Other


Recent statements in this category are shown below:

  • Redbridge Clinical Commissioning Group (18 001 822)

    Statement Upheld Other 08-Jul-2019

    Summary: The Ombudsmen find a Council and CCG failed to work together properly to agree a young person's Education Health and Care Plan. The young person missed out on support for an assessed health need over a prolonged period. Their parents were able to fund some private support, for which they have been partly reimbursed by the Council. The CCG has agreed to reimburse the outstanding amount. Further, the CCG has agreed to provide a financial remedy to acknowledge the uncertainty about the impact on the young person's health.

  • Lewisham Clinical Commissioning Group (17 009 673)

    Statement Not upheld Other 19-Jun-2019

    Summary: A man complained that a council and clinical commissioning group took too long to assess his father's home for adaptations and did not consider his religious need to access a shower. The Ombudsmen find fault with communication about the assessments, which caused some frustration. The Ombudsmen find that the council was at fault for not considering religious needs but this did not cause injustice. The Council will apologise for the impact of the lack of updates about the assessments.

  • Bedfordshire Clinical Commissioning Group (16 002 323)

    Statement Upheld Other 17-Jun-2019

    Summary: The Ombudsmen found fault with the way a CCG managed the Children's Continuing Care process for a child with severe disabilities. They recommended the CCG apologise for this fault and pay the complainants a financial remedy in recognition of the distress this caused them. They also found fault with the Council's delayed assessment of the parents' needs as carers. The Council agreed to apologise to the complainants. The Ombudsmen found no fault with the actions of a Trust involved with the child's care.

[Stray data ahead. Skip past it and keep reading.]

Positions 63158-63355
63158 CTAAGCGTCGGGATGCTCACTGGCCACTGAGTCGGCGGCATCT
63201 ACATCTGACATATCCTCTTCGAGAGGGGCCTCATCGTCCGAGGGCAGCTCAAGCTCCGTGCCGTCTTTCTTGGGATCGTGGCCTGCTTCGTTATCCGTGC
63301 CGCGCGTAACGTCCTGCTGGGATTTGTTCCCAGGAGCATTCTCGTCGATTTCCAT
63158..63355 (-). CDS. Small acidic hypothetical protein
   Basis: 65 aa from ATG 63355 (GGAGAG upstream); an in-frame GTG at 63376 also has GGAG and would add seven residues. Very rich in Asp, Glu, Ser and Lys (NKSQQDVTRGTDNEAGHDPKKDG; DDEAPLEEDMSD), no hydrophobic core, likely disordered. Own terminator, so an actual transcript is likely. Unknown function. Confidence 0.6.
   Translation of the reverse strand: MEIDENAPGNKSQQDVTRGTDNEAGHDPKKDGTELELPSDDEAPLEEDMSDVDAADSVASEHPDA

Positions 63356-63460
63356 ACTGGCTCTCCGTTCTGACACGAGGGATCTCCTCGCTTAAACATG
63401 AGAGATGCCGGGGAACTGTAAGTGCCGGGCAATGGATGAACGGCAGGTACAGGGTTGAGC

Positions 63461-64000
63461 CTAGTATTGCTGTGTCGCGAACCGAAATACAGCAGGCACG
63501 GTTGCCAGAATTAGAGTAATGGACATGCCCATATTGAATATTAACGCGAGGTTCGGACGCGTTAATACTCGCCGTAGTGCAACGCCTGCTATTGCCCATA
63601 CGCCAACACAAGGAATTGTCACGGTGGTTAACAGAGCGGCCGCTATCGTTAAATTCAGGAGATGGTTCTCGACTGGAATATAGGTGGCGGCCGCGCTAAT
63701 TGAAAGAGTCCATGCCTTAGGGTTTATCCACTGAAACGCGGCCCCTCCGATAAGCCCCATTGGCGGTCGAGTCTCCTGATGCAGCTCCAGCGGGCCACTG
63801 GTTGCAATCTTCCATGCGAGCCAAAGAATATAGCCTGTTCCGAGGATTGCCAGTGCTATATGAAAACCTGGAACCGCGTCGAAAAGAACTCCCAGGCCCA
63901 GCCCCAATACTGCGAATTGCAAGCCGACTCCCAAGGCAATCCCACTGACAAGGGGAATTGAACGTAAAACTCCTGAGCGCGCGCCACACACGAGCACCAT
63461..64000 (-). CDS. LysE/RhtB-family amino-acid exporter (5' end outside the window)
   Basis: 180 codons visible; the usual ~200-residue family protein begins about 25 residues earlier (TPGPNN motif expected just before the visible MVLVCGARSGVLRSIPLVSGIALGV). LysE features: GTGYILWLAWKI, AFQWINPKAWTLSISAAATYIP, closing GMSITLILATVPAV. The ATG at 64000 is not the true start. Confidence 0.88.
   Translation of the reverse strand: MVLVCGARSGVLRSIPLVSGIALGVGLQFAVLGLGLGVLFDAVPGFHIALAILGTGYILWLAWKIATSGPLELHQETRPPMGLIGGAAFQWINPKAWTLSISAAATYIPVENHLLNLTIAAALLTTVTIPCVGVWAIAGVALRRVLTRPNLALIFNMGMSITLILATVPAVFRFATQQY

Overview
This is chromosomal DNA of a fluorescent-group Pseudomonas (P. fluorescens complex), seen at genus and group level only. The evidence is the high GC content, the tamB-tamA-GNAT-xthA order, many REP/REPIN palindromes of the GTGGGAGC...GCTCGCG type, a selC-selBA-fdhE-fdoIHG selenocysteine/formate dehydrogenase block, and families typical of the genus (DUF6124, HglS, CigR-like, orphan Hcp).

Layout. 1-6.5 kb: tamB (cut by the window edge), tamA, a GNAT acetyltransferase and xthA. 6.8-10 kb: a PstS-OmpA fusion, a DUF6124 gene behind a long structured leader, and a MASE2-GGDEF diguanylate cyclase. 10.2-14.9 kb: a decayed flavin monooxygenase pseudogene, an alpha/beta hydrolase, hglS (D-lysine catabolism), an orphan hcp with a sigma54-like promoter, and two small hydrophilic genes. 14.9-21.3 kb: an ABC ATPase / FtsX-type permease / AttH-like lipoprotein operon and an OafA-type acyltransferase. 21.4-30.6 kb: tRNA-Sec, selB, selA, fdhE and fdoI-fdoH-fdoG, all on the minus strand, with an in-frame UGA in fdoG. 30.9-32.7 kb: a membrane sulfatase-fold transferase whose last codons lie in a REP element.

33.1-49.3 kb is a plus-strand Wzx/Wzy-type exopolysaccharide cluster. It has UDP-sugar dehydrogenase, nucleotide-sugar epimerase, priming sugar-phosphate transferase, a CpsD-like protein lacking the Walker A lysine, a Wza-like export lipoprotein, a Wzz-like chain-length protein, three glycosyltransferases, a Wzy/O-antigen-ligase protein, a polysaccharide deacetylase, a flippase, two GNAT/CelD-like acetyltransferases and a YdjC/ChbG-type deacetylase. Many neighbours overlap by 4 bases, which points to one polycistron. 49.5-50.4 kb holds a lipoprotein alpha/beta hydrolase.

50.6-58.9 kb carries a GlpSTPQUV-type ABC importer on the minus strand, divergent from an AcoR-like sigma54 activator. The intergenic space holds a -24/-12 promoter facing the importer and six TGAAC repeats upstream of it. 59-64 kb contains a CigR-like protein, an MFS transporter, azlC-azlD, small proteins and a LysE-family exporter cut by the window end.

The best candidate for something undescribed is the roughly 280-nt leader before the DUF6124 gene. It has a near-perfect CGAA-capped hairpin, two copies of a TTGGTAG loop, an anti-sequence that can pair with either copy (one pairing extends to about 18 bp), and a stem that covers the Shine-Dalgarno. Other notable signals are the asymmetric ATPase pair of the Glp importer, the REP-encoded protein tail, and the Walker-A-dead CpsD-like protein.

• Essex Partnership University Foundation Trust (16 002 323)

    Statement Not upheld Other 17-Jun-2019

    Summary: The Ombudsmen found fault with the way a CCG managed the Children's Continuing Care process for a child with severe disabilities. They recommended the CCG apologise for this fault and pay the complainants a financial remedy in recognition of the distress this caused them. They also found fault with the Council's delayed assessment of the parents' needs as carers. The Council agreed to apologise to the complainants. The Ombudsmen found no fault with the actions of a Trust involved with the child's care.

  • Somerset Doctors Urgent Care (18 001 076)

    Statement Not upheld Other 11-Jun-2019

    Summary: Ms Y complains about the care and treatment provided to her daughter, Ms X, mostly over a period of six days. The Ombudsmen do not find good reasons to criticise the clinical decisions taken about her care. However, there is evidence of fault causing injustice in the way NHS England dealt with the complaint. To remedy the outstanding injustice, the Ombudsmen recommend NHS England offers a symbolic payment of £100 to Ms X's mother, Ms Y, for the inconvenience caused by its delays.

  • NHS England - South West Area Team (18 001 076)

    Statement Upheld Other 11-Jun-2019